Justia U.S. 6th Circuit Court of Appeals Opinion SummariesArticles Posted in Animal / Dog Law
West v. Kentucky Horse Racing Commission
In 144 years of the Kentucky Derby, only one horse to cross the finish line first had been disqualified. No winning horse had ever been disqualified for misconduct during the race itself. In 2019, at the 145th Derby, “Maximum Security,” the horse that finished first, was not declared the winner. He would come in last, based on the stewards’ call that Maximum Security committed fouls by impeding the progress of other horses. His owners, the Wests, were not awarded the Derby Trophy, an approximate $1.5 million purse, and potentially far greater financial benefits from owning a stallion that won the Derby.They filed suit under 42 U.S.C. 1983 against the individual stewards, the individual members of the Kentucky Horse Racing Commission, an independent state agency, and the Commission, claiming that the regulation that gave the stewards authority to disqualify Maximum Security is unconstitutionally vague.The Sixth Circuit affirmed the dismissal of the suit. The decision to disqualify Maximum Security was not a “final order of an agency” under KRS 13B.140(1) and is not subject to judicial review. The owners had no constitutionally-protected right. Kentucky law provides that “the conduct of horse racing, or the participation in any way in horse racing, . . . is a privilege and not a personal right; and ... may be granted or denied by the racing commission or its duly approved representatives.” View "West v. Kentucky Horse Racing Commission" on Justia Law
Wysong Corp. v. Wal-Mart Stores, Inc.
Based on allegedly deceptive pictures on pet food packaging, Wysong alleged false advertising under the Lanham Act, requiring proof that the Defendants made false or misleading statements of fact about their products, which actually deceived or had a tendency to deceive a substantial portion of the intended audience, and likely influenced the deceived consumers’ purchasing decisions, 15 U.S.C. 1125(a). The Sixth Circuit affirmed the complaint's dismissal. If a plaintiff shows that the defendant’s advertising communicated a “literally false” message to consumers, courts presume that consumers were actually deceived. Wysong claimed the Defendants’ messaging was literally false because the photographs on their packages tell consumers their kibble is made from premium cuts of meat—when it is actually made from the trimmings. A reasonable consumer could understand the Defendants’ packaging as indicating the type of animal from which the food was made but not the precise cut used so that Wysong’s literal-falsity argument fails. A plaintiff can, alternatively, show that the defendant’s messaging was “misleading,” by proving that a “significant portion” of reasonable consumers were actually deceived by the defendant’s messaging, usually by using consumer surveys. Wysong’s complaints do not support a plausible inference that the Defendants’ packaging caused a significant number of reasonable consumers to believe their pet food was made from premium lamb chops, T-bone steaks, and the like. Reasonable consumers know that marketing involves some level of exaggeration. View "Wysong Corp. v. Wal-Mart Stores, Inc." on Justia Law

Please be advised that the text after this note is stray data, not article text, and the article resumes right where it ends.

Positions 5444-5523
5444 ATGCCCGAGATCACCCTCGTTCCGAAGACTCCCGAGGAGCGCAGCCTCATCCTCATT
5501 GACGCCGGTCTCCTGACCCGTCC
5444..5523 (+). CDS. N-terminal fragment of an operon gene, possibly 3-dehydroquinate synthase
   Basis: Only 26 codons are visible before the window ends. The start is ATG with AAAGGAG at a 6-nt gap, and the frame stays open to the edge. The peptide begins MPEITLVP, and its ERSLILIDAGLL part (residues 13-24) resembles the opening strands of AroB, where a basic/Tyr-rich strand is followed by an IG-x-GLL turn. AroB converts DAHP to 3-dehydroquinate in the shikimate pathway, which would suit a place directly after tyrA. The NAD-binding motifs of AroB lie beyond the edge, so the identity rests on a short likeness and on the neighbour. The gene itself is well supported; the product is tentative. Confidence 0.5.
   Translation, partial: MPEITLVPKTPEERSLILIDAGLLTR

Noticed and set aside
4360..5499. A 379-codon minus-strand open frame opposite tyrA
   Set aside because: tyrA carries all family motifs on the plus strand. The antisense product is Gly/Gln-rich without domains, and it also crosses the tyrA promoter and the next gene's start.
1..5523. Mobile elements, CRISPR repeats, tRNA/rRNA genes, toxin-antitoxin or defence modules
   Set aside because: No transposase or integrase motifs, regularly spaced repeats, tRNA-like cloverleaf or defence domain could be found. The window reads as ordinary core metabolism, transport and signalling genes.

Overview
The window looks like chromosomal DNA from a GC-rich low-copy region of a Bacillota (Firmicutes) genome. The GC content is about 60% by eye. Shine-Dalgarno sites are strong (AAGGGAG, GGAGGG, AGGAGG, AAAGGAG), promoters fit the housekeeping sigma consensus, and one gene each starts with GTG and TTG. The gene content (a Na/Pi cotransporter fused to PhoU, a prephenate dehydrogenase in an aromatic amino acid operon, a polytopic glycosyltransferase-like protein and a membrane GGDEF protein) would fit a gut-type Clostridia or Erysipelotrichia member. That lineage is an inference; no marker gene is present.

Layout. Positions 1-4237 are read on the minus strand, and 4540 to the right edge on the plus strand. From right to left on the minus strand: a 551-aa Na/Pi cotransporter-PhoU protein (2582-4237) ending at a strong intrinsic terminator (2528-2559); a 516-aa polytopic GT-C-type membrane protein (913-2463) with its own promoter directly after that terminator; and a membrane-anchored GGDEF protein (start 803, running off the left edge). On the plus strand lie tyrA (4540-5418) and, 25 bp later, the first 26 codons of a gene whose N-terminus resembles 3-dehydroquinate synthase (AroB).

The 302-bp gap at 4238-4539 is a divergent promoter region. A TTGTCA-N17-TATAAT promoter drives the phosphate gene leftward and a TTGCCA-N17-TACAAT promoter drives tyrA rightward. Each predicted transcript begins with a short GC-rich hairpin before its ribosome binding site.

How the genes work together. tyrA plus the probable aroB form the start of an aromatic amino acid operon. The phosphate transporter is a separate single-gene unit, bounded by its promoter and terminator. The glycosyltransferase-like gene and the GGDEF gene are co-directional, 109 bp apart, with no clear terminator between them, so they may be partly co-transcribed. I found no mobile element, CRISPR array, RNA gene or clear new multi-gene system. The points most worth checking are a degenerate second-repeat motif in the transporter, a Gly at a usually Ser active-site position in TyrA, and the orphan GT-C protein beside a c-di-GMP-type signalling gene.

Hardrick v. City of Detroit
As many as 50,000 stray dogs roam Detroit’s streets, sometimes in packs. An ordinance allows animal control officers to capture and impound stray dogs owned in violation of licensing and vaccination provisions and to euthanize them under some circumstances. It makes it unlawful to refuse to surrender an animal that has attacked or bitten a person or other animal. It allows officers to enter “real property ... for the purpose of capturing, collecting, or restraining any animal,” without a warrant. Violations are misdemeanors. Detroit Animal Control officers seized each of the plaintiff’s dogs because the dogs were running loose off of the owners’ property, attacked a person or other animal, or during evictions. In their suit under 42 U.S.C. 1983, the district court granted the plaintiffs an injunction with respect to the warrantless search-and-seizure claim but granted the defendants judgment as a matter of law as to other claims because the plaintiffs could not show any constitutional violations. The Sixth Circuit affirmed the rejection of the Fourteenth Amendment and several Fourth Amendment claims but reversed rejection of two Fourth Amendment claims. Most of the plaintiffs cannot show that a Detroit policy or custom directly caused the alleged search-and-seizure violations, and all of them cannot show a cognizable due-process violation. View "Hardrick v. City of Detroit" on Justia Law
Woudenberg v. Dep’t of Agric.